Premium Blend, Nov. 14 to Nov. 18, honors two choreographic heavyweights, master modernist Martha Graham (whose troupe dances at Centennial Hall Nov. 8) and George Balanchine, the revered creator of neo-classical ballet. The concert opens with Balanchine's Concerto Barocco, a 70-year-old dance admired for its "spiritual perfection," and closes with Graham's 1935 Panorama, a work that the L.A. Times said exhibited "her genius for forceful modernist spectacle."
The semester ends with Interiors–Student Spotlight, Nov. 29 to Dec. 2, showcasing the student dancers' own choreography, danced by their peers.
All shows are at the UA's Stevie Eller's Dance Theatre. Dance.arizona.edu.
Martha Graham died in 1991 at the age of 96, but her Martha Graham Dance Company is still going strong. Created in 1926, the company boasts that it's the oldest modern dance troupe in the nation. The troupe alights at the UA's Centennial Hall Nov. 8 to perform for one night only, presenting works from The EVE Project. The two-year project honors women choreographers—and other achievements by women—on the eve of 2020, the 100th anniversary of women winning the right to vote in the U.S. The show will include classic works by Graham and new pieces by female choreographers. (See the UA School of Dance schedule above for a student performance of Graham's "Panorama," Nov. 14 to Nov. 18.)
Each city on the tour gets a different mix of dances by women. The program for Centennial Hall is not yet set, but may feature a new Lucinda Childs piece, Histoire, and another by Annie-B Parson, I used to love you. Nov. 8, Centennial Hall. Uapresents.org.
The Old West goes all Christmas-y in A Southwest Nutcracker, the popular Tucson Regional Ballet production that transplants the European story to 1880s Tucson. Tucson Symphony Orchestra plays Tchaikovsky's beloved score live, providing glorious accompaniment to coyotes, cavalry and rattlesnakes dancing classical ballet. Dec. 15 and 16, Tucson Music Hall. Tucsonregionalballet.org. And be on the lookout for the cornucopia of other Nutcrackers, from studios small and large, that grace Tucson's festive season.
Local choreographers both aspiring and accomplished get a chance to try out new works in No Frills—A Dance Happenin' on Nov. 3. Sponsored by ZUZI! Dance Company, the stripped-down showcase ("no fancy lights, no fancy sets") is the equivalent of an open mic for experimental dance.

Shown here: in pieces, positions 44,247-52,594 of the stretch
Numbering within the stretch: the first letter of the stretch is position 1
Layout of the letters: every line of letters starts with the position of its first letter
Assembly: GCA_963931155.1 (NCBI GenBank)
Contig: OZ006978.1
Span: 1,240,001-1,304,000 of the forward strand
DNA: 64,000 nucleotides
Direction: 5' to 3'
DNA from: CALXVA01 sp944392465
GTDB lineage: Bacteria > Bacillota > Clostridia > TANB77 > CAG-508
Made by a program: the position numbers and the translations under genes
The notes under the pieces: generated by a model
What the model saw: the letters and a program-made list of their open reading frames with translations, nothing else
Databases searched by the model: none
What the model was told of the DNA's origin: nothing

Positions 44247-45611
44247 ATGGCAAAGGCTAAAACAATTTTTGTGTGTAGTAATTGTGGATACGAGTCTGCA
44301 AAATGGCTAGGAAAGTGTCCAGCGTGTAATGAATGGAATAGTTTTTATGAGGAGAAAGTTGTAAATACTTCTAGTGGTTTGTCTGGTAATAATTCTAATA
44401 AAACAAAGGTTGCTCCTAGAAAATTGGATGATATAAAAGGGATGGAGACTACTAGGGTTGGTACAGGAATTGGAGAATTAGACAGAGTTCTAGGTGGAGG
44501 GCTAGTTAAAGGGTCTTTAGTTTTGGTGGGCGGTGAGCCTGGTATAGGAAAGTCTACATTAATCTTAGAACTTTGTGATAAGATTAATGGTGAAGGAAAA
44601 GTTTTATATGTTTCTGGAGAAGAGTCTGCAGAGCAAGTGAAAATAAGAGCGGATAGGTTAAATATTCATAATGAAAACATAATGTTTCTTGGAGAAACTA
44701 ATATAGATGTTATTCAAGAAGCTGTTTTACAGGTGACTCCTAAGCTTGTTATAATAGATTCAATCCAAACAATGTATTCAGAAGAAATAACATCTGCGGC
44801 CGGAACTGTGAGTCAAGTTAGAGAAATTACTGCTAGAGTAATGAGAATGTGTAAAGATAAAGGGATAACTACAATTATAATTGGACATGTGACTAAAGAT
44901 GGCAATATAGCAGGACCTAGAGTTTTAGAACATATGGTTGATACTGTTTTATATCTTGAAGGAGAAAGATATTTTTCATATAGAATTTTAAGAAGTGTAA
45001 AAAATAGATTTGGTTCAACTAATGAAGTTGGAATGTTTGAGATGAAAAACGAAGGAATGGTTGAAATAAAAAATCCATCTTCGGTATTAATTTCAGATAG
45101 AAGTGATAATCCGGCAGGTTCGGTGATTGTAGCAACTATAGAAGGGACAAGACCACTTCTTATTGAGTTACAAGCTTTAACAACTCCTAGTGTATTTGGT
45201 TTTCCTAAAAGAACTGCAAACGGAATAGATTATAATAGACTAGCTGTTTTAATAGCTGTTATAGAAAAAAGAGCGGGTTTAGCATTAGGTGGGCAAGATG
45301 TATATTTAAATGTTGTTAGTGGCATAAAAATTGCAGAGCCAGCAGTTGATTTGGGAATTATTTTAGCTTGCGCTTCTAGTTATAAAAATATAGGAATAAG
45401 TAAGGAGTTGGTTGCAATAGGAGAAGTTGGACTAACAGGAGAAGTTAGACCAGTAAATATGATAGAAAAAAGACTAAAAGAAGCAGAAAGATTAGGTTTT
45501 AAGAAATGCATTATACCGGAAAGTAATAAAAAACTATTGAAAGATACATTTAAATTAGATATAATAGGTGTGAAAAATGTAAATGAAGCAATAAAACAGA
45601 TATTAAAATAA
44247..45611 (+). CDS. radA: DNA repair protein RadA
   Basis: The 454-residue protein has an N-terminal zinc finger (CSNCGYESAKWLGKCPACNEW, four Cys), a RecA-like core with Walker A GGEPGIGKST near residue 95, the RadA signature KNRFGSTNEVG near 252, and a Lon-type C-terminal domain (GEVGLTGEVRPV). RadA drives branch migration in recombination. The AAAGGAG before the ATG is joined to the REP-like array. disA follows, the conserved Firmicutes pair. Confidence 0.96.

ZUZI! stages its own concert of contemporary and aerial dance in mid-December to mark the winter solstice. The annual show honors the shortest day and longest night of the year—and celebrates the light that returns when solstice ends. This year's edition, Ladder of Light, runs Dec. 11, 15, 16 and 20, ending just before the actual heavenly solstice on Dec. 21. Both ZUZI! shows are at Scoundrel & Scamp Theatre, formerly ZUZI! Theatre, in the Historic YWCA at University Boulevard and Fifth Avenue. zuzimoveit.org.
Barbea Williams, a UA dance prof expert on the dances of Africa and the African diaspora, leads her Barbea Williams Performing Company through a series of multi-media events this fall. On Sat., Sept. 8, from 5:30 to 8 p.m., at the free Art After Dark happening at the Tucson Children's Museum, her troupe performs traditional dances and jumps into interactive kids' games.
On Oct. 20, the troupe performs African dance and Brazilian capoeira at the Heart of Wakanda, an event that showcases local Africa-American businesses and organizations, and stages a fashion and natural hair show and other arts activities at Dunbar Pavilion, 325 W. Second St. Food available. At the Tucson Museum of Art, on the Dec. 6 free Thursday evening, the troupe dances and leads other activities inspired by 30 Americans, an exhibition of work by African American photographers. www.facebook.com; tucsonmuseumofart.org.
For a kaleidoscope of ethnic dance styles practiced right here in Tucson, get thee to Tucson Meet Yourself downtown Oct. 12 to Oct. 14. The annual festival lionizes ethnic arts of all kinds, from food to music to visual art to dance; if you're lucky you can dance yourself, joining in, say, a Tohono O'odham circular friendship dance. www.tucsonmeetyourself.org
If you're interested in Celtic variations, try out the Tucson Celtic Festival and Scottish Highland Games, Nov. 2 to Nov. 4, at Rillito River Park. tucsoncelticfestival.org.